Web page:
Skip to comments.We Picked the Wrong Roman Dictator
Posted on 02/13/2010 8:33:03 AM PST by SeekAndFindEdited on 02/13/2010 8:43:43 AM PST by Admin Moderator. [history]
From Government Square in Cincinnati, I often sit surrounded by impressive displays of federal invasiveness, and muse that we picked the wrong Roman dictator.
The Federal Building across the street, serving primarily to dispense largesse confiscated from the workers packed into the square below. The brilliantly marbled Federal Reserve branch where regulators seek enhanced power to oversee commerce while recoiling vigorously against any attempt to be scrutinized themselves. And the block long Federal Court House, which unlike the others, has constitutional legitimacy even as its reach and depth far surpass anything our founders would have tolerated.
(Excerpt) Read more at realclearmarkets.com ...
If I remember right, there was a period in Roman history where they had 12 Emperors in 4 years. The citizens removed them from office, one way or another.
Great article that also discusses the Society of Cincinnatus and The Fabians of England.
>>>If I remember right, there was a period in Roman history where they had 12 Emperors in 4 years. The citizens removed them from office, one way or another.<<<
True enough. The problem started with Augustus, who was by ancient standards a pretty good dictator, and his mostly positive rule after 40 years meant that practically nobody recalled life under a republic.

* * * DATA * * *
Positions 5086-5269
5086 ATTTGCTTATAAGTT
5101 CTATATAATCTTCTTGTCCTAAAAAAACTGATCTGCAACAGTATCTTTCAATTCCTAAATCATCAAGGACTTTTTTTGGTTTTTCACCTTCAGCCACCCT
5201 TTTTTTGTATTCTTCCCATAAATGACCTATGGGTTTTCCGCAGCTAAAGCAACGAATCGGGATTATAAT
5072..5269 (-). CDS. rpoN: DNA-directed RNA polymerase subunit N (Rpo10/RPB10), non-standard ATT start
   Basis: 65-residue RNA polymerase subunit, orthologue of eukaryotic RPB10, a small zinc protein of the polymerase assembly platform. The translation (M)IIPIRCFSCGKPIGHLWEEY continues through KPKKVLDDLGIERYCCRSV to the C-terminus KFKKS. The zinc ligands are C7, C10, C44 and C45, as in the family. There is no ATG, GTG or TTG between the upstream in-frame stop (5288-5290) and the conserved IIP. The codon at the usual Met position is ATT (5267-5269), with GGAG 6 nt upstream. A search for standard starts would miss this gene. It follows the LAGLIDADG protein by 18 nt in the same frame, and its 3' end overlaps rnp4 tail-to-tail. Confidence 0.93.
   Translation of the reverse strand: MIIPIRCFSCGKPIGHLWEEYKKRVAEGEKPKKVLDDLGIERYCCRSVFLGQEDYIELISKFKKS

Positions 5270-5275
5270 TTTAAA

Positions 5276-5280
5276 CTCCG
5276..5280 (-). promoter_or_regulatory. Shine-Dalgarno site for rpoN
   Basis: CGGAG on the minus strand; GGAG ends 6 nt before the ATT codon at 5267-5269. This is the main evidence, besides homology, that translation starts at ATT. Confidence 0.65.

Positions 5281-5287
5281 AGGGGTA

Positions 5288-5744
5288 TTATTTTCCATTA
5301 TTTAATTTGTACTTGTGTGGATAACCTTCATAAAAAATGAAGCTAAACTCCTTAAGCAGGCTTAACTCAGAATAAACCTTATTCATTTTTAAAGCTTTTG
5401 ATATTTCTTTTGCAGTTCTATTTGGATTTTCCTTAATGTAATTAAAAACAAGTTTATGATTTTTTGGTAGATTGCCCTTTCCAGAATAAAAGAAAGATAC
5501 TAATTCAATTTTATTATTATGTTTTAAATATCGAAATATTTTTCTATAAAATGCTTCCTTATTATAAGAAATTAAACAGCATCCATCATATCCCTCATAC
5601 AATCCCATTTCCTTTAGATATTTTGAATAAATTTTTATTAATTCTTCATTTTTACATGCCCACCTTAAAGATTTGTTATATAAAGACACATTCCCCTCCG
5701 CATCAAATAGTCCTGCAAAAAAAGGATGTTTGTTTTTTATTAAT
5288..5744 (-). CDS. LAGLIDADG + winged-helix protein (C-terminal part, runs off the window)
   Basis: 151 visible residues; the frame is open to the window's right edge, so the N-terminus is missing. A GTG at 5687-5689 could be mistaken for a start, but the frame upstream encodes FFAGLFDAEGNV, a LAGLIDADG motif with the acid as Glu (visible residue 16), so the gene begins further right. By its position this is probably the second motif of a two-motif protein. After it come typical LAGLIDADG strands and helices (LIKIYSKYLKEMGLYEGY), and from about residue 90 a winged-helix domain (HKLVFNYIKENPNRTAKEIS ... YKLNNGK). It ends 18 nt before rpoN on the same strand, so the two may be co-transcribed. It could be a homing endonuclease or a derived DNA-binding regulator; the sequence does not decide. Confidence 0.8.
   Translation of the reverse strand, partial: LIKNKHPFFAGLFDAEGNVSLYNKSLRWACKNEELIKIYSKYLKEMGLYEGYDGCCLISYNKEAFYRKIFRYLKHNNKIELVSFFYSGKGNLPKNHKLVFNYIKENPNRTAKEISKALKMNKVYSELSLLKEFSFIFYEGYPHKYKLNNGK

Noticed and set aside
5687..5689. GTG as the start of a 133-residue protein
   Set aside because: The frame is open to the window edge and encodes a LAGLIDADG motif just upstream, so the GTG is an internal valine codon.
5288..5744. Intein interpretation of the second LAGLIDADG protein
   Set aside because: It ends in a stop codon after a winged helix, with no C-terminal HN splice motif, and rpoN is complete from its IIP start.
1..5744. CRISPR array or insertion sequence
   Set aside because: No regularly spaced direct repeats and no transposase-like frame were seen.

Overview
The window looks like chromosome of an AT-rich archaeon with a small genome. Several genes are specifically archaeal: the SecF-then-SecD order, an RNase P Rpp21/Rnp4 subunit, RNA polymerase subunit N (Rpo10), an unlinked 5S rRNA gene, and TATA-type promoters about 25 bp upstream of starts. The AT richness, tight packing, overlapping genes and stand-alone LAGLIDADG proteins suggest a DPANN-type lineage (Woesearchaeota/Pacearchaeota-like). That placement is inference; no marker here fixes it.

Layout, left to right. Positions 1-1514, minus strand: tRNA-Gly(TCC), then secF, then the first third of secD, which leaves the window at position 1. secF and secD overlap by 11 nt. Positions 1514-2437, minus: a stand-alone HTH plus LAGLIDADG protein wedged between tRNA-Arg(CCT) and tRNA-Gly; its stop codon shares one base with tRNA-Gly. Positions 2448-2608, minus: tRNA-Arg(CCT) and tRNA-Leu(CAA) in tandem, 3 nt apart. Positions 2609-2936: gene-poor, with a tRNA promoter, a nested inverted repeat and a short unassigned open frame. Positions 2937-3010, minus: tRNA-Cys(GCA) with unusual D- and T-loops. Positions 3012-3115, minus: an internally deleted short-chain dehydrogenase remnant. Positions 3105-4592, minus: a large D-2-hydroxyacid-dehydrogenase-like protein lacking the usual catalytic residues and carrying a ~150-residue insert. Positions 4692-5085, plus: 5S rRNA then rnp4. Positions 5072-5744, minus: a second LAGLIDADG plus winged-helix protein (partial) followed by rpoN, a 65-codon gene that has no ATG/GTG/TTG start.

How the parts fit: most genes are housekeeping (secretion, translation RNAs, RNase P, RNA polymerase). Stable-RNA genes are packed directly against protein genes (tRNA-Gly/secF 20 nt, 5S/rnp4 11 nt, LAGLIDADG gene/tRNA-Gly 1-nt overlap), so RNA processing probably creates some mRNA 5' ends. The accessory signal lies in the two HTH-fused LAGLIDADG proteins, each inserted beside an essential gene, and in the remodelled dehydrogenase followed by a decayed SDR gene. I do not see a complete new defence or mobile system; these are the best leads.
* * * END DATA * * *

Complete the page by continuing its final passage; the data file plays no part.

Then came a whole string of nutjobs - Nero and Caligula among them - and, finally, the system of selecting the emperor was left to the Praetorian Guard, who did a good job again for a long while until the time you mentioned (there was one moment in there called “the year of four emperors”).
My fear is not the collapse of the United States, but the collapse of the Republic and our ascent into Empire. In fact, a look at the Roman Republic during the late republic showed a country with enormous problems, including a governmental system designed for a city-state which was governing a continent, a ruling elite fighting among themselves, and politicians paying off the poor with bread and circuses. Augustus was basically a traditionalist who wanted Rome to return to its republican roots. Unfortunately, his actions created an Empire.
I could see the same thing happening here. Right now there’s chaos. Our Constitutional system was designed for a nation of 10 million people in a dozen states. Limited government has been replaced by a juryrigged system of judicial overstretch, party politics, socialists, and aggrevied interest groups. Our elites are literally at loggerheads. Add to this forces both inside and outside who want the destruction of the country.